Book a Private Walking Tour of Historical Highlights in Thessaloniki in Greece.
Book this Thessaloniki Private Historic Walking Tour, and experience the rich historical legacy of Thessaloniki during this 4-hour private walking tour led by a local archaeologist!
The White Tower of Thessaloniki is a monument and museum on the waterfront of the city of Thessaloniki, the capital of the region of Macedonia in northern Greece.
The present tower replaced an old Byzantine fortification, known to have been mentioned around the 12th century, that the Ottoman Empire reconstructed to fortify the city's harbour sometime after Sultan Murad II captured Thessaloniki in 1430.
The tower became a notorious prison and scene of mass executions during the period of Ottoman rule.
The White Tower was substantially remodelled and its exterior was whitewashed after Greece gained control of the city in 1912. It has been adopted as the symbol of the city.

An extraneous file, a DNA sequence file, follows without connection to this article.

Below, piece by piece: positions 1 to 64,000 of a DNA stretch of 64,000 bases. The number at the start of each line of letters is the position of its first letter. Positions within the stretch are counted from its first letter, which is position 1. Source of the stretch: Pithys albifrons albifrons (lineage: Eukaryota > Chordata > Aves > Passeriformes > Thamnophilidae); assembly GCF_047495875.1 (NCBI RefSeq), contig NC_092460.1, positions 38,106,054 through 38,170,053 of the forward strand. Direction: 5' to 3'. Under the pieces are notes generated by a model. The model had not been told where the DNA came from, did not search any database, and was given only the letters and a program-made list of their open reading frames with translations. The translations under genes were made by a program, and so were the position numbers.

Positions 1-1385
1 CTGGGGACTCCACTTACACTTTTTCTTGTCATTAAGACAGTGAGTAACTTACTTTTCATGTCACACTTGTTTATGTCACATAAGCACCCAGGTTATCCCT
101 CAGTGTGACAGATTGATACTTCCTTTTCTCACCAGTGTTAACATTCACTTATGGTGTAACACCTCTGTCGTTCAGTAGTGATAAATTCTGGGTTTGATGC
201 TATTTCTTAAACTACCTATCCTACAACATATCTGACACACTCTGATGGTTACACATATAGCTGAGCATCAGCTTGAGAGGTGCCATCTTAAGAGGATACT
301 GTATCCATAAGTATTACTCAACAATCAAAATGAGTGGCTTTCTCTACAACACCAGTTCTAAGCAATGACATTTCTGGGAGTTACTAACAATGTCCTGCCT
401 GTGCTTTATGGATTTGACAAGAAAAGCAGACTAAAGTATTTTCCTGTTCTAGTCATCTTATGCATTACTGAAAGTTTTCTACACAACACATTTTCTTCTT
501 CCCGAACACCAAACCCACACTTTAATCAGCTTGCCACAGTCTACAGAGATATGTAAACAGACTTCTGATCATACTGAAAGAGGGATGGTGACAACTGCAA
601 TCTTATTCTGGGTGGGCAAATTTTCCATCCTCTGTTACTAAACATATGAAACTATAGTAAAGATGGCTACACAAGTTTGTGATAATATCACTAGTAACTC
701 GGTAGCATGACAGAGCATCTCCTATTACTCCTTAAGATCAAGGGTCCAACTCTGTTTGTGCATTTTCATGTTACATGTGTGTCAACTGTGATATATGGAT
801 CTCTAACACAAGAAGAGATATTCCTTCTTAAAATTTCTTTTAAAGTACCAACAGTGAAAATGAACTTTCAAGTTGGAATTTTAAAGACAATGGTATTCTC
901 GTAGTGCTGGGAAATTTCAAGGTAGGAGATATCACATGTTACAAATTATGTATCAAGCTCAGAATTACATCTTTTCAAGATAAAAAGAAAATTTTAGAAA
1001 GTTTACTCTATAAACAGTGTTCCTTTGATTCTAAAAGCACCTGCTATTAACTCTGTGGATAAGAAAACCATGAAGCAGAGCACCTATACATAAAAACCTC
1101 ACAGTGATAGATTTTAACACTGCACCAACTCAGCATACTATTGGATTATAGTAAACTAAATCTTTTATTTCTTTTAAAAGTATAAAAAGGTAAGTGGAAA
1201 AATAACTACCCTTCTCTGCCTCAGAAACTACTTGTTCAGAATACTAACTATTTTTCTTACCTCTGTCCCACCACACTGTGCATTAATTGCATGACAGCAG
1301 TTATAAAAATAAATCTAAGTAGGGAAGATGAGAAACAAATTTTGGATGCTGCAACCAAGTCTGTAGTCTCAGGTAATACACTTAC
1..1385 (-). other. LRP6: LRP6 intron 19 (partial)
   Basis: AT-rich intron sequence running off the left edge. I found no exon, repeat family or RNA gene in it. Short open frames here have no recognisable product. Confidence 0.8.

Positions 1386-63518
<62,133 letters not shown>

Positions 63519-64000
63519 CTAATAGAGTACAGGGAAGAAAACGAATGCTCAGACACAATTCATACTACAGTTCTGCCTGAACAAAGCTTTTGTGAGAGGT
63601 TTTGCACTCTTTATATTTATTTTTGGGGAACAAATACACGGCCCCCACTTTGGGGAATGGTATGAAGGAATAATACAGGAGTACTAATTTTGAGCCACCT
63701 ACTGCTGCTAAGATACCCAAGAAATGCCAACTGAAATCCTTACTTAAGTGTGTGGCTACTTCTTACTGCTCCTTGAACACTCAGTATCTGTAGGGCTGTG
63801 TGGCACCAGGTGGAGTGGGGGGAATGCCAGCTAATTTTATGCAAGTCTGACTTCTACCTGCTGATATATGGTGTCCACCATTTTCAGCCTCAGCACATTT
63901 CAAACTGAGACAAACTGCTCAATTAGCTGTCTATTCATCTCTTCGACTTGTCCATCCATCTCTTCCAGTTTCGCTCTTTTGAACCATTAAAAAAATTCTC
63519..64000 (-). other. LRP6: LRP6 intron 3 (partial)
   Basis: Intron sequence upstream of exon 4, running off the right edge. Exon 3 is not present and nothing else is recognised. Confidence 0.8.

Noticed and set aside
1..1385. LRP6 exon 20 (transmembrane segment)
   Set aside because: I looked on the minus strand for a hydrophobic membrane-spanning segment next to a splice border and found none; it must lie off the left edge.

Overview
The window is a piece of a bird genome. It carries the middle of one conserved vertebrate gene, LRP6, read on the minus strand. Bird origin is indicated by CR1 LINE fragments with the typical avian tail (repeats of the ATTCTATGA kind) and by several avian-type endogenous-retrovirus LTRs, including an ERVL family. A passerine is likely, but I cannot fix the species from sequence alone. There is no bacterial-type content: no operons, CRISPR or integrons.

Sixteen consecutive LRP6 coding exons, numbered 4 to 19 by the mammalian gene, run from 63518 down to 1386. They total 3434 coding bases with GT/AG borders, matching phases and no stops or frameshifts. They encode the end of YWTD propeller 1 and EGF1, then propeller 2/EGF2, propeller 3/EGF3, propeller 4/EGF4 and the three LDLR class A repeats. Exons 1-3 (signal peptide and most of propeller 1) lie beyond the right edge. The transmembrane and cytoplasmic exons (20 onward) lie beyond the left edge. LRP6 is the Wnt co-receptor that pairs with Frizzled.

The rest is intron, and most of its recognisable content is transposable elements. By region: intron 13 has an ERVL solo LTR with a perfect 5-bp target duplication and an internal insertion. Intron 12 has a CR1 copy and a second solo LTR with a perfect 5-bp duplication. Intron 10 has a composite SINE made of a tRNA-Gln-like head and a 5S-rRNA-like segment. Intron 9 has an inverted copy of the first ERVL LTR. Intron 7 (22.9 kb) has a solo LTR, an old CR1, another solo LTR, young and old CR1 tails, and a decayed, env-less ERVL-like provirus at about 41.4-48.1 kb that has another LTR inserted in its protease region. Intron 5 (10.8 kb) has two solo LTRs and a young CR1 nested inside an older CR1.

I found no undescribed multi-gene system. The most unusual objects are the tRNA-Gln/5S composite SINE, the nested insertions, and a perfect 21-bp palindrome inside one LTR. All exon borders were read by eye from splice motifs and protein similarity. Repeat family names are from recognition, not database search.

The Church of Saint Demetrius, or Hagios Demetrios, is the main sanctuary dedicated to Saint Demetrius, the patron saint of Thessaloniki (in Central Macedonia, Greece), dating from a time when it was the second-largest city of the Byzantine Empire.
It is part of the site Paleochristian and Byzantine Monuments of Thessaloniki on the list of World Heritage Sites by UNESCO since 1988.
Rotunda was built in 306 A.D. by the Romans, Rotunda is one of the oldest religious sites of the city.
Going back to the late 3rd century A.D., after a number of long devastating wars, the Romans decided to divide the Empire into 4 regions, each with its own provinces, thus leading to the creation of a new form of leadership, the Tetrarchy.
Galerius Arch (Kamara) and Rotunda were basic elements of the palatial complex. Original intentions were predicting its use as a mausoleum, although many archaeologists believe it was initially used as a Roman temple.
The dimensions of the main structure are quite impressive.
The Roman Forum of Thessaloniki is the ancient Roman-era forum of the city, located at the upper side of Aristotelous Square.
It is a large two-terraced forum featuring two-story stoas, dug up by accident in the 1960s.